SamenvattingCostly animal/human drug tests over tens of months can sometimes come to a sudden end
because of drug-induced-liver-injury (DILI) caused by hepatotoxicity, leading to restrictions
or even complete suspensions of drugs from the market. To this end, this research project
aims to develop a high throughput detection technique based on Raman read-out for monitoring
liver cells’ behaviour and lipid content inside a microfluidic system, with the final
goal of predicting drug-induced-liver-injury (DILI) as a result of exposure to developed
drugs/chemical compounds in a shorter period.
In this thesis, after a comprehensive overview of DILI and the challenges it poses,
different options for optical detection and cell culturing are investigated. It is shown that
culturing technologies which can maintain a 3D cell culture are desired. Moreover, Raman
spectroscopy is shown to be the best option for dynamic monitoring of biological/chemical
samples. However, Raman signals are usually weak and suffer low signal to noise ratios.
Thus, De-noising algorithms are introduced to improve Raman’s signal to noise ratio. The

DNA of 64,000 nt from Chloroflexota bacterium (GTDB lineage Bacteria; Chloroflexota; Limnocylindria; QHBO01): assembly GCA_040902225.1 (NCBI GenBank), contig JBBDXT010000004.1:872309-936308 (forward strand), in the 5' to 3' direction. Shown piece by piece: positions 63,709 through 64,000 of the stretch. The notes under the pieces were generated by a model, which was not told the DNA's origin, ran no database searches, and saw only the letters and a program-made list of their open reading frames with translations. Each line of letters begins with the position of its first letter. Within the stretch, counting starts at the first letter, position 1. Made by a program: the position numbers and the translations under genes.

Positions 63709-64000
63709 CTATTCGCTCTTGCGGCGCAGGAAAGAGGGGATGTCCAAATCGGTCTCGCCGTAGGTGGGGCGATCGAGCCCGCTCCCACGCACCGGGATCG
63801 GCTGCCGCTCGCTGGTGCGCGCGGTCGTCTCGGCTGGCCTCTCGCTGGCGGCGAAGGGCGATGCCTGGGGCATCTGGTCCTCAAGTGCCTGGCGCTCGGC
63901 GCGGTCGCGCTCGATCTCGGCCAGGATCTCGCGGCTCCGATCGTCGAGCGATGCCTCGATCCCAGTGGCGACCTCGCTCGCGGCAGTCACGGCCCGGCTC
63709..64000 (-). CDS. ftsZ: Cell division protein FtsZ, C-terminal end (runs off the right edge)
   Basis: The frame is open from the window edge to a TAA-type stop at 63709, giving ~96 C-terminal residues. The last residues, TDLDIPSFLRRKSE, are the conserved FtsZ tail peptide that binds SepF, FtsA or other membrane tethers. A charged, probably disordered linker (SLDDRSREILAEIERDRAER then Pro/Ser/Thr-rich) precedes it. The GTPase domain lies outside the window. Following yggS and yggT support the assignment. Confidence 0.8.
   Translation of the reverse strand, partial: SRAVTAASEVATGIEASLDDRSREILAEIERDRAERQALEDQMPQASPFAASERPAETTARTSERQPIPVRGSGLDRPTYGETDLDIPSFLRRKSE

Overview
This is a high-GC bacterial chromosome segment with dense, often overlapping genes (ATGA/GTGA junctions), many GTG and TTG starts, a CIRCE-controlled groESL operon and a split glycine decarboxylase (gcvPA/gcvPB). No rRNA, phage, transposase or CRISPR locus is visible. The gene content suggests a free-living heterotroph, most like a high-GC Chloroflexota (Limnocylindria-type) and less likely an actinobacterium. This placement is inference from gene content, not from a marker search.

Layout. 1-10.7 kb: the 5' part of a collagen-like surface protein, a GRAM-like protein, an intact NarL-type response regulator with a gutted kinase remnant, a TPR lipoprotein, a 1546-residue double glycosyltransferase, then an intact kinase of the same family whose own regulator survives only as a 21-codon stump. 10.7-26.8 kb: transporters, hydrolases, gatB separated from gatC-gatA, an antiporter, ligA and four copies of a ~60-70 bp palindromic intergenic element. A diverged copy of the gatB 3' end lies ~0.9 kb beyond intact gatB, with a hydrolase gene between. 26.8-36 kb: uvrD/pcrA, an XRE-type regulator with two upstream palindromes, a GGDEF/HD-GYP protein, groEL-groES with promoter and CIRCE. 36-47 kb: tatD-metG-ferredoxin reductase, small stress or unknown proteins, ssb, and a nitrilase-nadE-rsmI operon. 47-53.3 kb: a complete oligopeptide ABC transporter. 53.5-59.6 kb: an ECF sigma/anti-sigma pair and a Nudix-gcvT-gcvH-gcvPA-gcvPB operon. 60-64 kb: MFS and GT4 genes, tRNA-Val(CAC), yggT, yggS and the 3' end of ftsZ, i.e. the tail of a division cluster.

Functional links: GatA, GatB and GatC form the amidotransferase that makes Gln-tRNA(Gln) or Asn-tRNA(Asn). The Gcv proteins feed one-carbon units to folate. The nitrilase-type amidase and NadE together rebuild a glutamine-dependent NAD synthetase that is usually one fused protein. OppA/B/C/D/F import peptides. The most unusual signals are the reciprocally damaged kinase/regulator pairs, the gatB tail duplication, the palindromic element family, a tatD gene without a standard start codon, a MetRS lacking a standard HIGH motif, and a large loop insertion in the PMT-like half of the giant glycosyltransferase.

results for self-generated and experimental data show that Kalman and Savitzky-Golay
filtering are the best options and improve the limit of detection two times. Finally, the microenvironment
of the cell-culture inside the microfluidic chip is simulated using COMSOL
Multiphysics. It is shown that the flow rates required for cell culturing will not induce any
excessive stress to the cells. Furthermore, the deposited heat as a result of laser radiation will
dissipate sooner than a temperature rise in the cell culture.
The answers to the questions raised by this thesis will form the next stages of the FWO
project entitled “Towards compact, multimodal spectroscopic devices for the read-out of